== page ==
Forty percent of American’s teenagers are using an app called Kik. Why does this matter?
Kik allows users to text anonymously. All they need is a user name which they can make up. As a result, it is difficult for parents and law enforcement to trace conversations. And that makes Kik popular with predators.
Nicole Madison Lovell was a thirteen-year-old liver transplant and cancer survivor. Two Virginia Tech freshmen communicated with her via Kik and are now charged with her murder. Several other cases involving child abuse are linked to the app. The company does its best to cooperate with law enforcement authorities. However, it does not retain the information sent on its app, so its help is limited.
One expert on child abuse cautions us against “technophobia.” He says the problem has to do with character traits, not technology. Those who are depressed, socially isolated, dealing with parental conflicts, or bullied at school are at higher risk.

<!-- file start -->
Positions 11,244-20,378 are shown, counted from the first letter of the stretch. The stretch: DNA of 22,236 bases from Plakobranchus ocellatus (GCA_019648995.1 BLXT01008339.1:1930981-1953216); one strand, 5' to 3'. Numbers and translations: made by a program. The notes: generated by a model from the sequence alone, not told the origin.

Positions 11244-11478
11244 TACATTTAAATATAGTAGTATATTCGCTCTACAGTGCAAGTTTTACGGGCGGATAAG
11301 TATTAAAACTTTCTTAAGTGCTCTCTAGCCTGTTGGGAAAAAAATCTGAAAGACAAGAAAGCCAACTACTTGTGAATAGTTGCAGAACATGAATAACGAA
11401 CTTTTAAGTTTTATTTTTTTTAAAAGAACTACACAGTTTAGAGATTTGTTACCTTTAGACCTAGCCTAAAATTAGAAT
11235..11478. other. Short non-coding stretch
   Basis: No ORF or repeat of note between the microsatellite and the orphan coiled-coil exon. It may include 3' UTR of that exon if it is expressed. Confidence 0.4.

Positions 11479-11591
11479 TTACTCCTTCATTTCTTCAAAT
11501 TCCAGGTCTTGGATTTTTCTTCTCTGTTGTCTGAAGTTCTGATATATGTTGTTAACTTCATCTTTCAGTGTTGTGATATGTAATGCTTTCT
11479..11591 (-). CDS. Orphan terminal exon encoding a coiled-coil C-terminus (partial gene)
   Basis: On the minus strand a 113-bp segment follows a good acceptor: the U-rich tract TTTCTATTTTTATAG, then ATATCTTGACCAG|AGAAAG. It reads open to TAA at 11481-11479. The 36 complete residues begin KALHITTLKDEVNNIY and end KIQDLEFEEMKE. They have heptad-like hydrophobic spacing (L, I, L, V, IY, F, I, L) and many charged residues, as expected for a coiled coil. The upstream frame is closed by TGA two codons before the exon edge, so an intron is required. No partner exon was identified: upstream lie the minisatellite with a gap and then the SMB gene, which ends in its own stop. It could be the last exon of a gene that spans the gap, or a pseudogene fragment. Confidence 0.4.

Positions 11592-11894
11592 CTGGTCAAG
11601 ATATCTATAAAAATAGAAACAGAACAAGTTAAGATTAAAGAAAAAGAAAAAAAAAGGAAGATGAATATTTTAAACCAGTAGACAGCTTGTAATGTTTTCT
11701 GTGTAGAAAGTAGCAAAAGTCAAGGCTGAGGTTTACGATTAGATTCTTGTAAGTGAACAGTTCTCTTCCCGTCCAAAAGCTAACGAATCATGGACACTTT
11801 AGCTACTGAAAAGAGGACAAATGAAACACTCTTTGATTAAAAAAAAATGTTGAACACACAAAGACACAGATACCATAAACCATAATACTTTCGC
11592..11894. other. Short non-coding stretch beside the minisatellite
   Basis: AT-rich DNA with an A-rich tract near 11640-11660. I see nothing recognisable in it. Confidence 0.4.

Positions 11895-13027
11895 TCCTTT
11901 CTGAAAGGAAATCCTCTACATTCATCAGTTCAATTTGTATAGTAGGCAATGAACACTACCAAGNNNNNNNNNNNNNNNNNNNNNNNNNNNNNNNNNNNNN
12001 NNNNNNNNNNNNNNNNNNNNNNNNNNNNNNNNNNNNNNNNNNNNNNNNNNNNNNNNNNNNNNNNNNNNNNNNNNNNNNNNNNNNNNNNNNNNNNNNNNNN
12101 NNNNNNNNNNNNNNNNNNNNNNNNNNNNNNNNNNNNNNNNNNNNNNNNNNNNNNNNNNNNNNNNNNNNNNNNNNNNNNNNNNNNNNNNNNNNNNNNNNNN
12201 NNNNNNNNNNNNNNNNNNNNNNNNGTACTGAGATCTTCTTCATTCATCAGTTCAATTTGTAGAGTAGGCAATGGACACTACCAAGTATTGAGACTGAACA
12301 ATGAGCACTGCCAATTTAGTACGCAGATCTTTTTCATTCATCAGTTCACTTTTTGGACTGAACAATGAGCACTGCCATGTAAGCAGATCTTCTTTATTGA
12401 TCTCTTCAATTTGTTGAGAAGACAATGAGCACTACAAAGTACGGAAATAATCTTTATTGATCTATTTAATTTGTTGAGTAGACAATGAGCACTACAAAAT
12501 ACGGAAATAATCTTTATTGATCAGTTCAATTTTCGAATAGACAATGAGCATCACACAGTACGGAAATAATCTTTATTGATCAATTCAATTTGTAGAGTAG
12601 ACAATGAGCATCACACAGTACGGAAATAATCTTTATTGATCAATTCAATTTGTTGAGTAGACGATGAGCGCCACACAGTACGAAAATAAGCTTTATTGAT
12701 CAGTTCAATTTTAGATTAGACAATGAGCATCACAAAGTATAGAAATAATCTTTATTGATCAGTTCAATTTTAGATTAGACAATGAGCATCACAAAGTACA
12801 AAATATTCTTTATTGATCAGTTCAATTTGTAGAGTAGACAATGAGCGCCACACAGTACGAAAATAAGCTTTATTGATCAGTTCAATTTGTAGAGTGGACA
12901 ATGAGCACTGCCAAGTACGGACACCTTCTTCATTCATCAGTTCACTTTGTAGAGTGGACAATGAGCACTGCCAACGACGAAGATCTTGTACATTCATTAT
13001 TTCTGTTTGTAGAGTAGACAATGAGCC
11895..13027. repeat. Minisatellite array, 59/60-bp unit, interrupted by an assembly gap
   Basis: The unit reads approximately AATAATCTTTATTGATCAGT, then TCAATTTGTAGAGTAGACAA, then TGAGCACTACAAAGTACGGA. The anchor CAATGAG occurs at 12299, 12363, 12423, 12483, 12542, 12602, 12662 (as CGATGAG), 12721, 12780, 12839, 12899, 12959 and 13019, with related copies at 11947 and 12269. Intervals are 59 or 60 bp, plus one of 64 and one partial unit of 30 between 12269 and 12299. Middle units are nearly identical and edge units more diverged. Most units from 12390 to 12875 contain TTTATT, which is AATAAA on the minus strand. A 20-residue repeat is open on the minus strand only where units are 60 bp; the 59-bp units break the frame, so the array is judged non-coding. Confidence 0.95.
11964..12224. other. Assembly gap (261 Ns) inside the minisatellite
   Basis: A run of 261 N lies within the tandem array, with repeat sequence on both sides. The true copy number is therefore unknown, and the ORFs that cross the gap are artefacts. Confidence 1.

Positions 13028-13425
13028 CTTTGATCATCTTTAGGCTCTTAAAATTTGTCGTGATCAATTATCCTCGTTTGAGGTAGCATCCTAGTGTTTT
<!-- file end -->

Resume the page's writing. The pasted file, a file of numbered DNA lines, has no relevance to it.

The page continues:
Social media provides an unprecedented platform for bullying and abuse, making the need for biblical self-esteem greater than ever. What can we do?
One: See ourselves as God sees us.
In John 17, Jesus stated that his Father loved his disciples “even as you loved me” (v. 23). “Even as” can be translated, “to the same degree as.” Think of it: the Father loves you as much as he loves his Son. Now base your self-esteem not on how you see yourself or how others see you, but on how your Father sees you. Because he is love (1 John 4:8), he loves you because he loves you. He will never love you more, or less, than he does right now.
Two: See others as God sees them.
Every lonely or hurting person you know is a candidate for abuse and depression. Look for people who need the hope of Jesus. Commit time and resources to sharing his love in yours.
To that end, I want to tell you about the Bee Friendly Boot Camp. It “delivers exciting, engaging and effective tools that empower kids to banish bullying through character and leadership that will last a lifetime.” The program partners with schools and communities to provide digital character and leadership training and tools for students, parents, and teachers. Please go to their website for more information.
C. S. Lewis: “I read in a periodical the other day that the fundamental thing is how we think of God. By God Himself, it is not! How God thinks of us is not only more important, but infinitely more important.”
How does God think of you today?
Note: For more on bullying, please see Nick Pitts’s When Bullies Win, Communities Lose.